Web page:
I marvel at how some Christians see human government as the correct administrator of legal requirements but not of moral/ethical imperatives, leaving that to the church. Quite often these same people trumpet the desire to frame our government in accordance with the Bible. In claiming the Bible as the basis for our legal system, they concurrently suggest it as the basis for our moral requirements.
Most would have to admit that some Bible mandates receive much greater emphasis than others. Thou shalt not kill, steal, or rape are high on the list. Thou shalt not lie, cheat, or fail to pay your taxes- not so much. When addressing issues of a moral/ethical nature, the focus is often placed almost exclusively on sexual sins or some church defined impiety, like not attending regularly or failing to tithe. The Golden Rule with its call to feed the poor and heal the sick is too readily dismissed as socialism, a handy pejorative with which to label any governmental benevolence activity.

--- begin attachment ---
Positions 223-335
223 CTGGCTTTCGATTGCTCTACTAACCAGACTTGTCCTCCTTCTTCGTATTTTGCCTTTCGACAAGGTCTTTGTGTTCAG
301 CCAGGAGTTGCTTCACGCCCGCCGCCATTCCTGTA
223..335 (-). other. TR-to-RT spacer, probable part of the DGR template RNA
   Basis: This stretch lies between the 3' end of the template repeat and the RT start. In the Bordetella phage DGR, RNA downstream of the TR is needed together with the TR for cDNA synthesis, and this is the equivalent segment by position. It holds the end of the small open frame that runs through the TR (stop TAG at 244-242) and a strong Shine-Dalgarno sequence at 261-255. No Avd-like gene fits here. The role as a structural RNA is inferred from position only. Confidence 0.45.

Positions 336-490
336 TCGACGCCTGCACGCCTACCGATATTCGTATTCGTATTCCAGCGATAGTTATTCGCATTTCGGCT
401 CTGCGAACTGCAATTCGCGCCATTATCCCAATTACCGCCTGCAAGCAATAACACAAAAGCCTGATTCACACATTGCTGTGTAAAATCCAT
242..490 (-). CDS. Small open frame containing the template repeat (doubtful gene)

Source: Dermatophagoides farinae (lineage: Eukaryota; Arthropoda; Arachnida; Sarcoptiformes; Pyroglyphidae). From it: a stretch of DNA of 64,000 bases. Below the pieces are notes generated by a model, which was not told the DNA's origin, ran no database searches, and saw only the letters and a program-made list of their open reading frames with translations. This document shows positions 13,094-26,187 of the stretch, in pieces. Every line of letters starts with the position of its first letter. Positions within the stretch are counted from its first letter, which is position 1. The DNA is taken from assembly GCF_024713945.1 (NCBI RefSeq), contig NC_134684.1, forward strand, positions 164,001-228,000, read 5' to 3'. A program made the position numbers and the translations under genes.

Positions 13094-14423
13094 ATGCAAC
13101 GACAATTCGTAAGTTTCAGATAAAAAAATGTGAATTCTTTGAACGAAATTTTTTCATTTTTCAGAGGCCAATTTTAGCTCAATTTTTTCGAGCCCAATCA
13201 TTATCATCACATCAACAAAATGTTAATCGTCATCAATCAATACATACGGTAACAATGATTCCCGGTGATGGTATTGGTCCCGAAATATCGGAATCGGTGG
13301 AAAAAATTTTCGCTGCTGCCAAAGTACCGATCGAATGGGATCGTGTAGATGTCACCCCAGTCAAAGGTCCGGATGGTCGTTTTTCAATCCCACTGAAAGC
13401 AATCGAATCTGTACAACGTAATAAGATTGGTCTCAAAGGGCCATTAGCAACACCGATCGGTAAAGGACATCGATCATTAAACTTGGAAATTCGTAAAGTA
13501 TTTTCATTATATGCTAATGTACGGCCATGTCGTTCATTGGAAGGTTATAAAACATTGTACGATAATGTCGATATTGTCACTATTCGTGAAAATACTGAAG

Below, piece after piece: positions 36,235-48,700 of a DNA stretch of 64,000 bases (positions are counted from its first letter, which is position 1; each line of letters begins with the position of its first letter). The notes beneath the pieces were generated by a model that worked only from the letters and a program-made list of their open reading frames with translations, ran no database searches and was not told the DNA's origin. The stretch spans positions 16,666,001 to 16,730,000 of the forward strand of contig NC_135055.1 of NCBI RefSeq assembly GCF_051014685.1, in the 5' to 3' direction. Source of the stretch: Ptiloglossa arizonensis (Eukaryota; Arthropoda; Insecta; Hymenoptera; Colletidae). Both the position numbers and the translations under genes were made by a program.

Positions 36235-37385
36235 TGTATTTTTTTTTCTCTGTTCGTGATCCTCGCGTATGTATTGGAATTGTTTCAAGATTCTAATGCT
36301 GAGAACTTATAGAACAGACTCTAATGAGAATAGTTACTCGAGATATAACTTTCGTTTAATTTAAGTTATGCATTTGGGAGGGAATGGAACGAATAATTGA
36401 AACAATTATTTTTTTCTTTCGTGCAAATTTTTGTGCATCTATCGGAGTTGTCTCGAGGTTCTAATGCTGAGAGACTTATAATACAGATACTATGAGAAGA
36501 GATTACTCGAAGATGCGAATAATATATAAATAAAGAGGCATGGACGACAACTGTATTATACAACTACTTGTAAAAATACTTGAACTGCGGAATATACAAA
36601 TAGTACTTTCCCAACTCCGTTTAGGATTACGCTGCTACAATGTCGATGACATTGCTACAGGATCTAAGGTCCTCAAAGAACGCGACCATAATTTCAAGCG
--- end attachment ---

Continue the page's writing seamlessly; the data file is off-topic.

It is especially noteworthy that in the current hysterical political environment many government employees are being vilified as lazy, incompetent, unnecessary, and often the facilitators of societal parasites. The glaring exception to this marginalization involve those government agents who are involved in law enforcement or national security. These ones are routinely honored, almost deified, in fact.
My point is not to denigrate the police or military personnel in making this observation, but rather to illustrate the dichotomy that exists in the minds of many between government as an enforcement agency and instrument of retribution versus government as the instrument of benevolence. The former is deemed legitimate, even essential, and the later so often is seen as unjust and invasive.
The associated question of how effective and efficient the government operates in addressing issues of benevolence is a necessary one, subject to constant reevaluation. However, that necessity is hardly a valid reason to restrict the role of government as insisted above and then claim the Bible and Christ as our example.
The proposed distinction between proper and improper governmental roles lead some to point out that Jesus was not a political figure when he shared the Golden Rule, suggesting apparently that politics is not rightfully subject to this injunction. I then ask why drag the name of Jesus into our political debate at ever opportunity as we witness routinely. I agree that Jesus was not political; but, if we only want a part of the Bible to affect how government works, who gets to pick which part and on what selection basis?